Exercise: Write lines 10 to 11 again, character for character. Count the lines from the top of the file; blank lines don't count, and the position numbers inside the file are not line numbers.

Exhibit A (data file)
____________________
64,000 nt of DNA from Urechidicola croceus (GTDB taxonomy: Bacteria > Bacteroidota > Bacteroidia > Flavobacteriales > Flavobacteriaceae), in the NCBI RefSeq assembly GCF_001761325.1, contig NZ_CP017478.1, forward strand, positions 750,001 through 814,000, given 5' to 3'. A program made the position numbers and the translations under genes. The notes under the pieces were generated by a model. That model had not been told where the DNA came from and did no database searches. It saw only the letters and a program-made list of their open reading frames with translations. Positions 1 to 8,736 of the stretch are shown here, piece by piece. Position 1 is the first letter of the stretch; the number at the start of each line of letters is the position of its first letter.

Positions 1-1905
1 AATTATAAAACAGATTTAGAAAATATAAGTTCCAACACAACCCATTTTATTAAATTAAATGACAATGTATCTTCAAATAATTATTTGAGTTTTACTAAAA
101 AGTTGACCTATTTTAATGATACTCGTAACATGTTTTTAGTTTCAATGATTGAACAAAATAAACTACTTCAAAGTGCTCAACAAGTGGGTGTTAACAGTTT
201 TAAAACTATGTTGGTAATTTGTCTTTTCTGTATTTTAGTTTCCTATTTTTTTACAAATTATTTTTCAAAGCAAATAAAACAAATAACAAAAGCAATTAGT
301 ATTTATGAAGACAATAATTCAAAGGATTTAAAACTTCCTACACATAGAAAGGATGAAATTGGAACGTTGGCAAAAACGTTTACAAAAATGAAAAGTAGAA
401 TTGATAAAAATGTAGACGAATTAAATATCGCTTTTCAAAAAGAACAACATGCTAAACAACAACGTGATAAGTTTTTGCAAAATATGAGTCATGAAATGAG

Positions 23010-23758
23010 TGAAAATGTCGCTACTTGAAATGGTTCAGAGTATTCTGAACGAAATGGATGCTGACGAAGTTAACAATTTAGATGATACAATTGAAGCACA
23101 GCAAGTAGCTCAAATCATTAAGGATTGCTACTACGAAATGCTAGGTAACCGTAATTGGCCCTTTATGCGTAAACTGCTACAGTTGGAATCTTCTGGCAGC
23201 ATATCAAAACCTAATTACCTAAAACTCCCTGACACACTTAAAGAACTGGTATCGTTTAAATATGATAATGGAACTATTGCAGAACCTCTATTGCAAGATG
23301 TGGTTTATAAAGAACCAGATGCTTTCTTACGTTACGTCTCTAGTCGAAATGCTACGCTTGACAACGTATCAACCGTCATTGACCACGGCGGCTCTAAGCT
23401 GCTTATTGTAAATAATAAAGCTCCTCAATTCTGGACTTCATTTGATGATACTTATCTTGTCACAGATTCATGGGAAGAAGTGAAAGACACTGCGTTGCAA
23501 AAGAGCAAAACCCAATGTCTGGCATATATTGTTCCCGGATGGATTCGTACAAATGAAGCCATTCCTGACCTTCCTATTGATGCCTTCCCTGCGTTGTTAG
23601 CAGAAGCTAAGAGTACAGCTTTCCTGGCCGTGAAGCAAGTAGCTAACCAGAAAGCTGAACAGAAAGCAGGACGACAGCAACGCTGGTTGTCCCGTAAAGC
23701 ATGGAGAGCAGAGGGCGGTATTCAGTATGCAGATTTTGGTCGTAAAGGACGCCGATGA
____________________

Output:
23101 GCAAGTAGCTCAAATCATTAAGGATTGCTACTACGAAATGCTAGGTAACCGTAATTGGCCCTTTATGCGTAAACTGCTACAGTTGGAATCTTCTGGCAGC
23201 ATATCAAAACCTAATTACCTAAAACTCCCTGACACACTTAAAGAACTGGTATCGTTTAAATATGATAATGGAACTATTGCAGAACCTCTATTGCAAGATG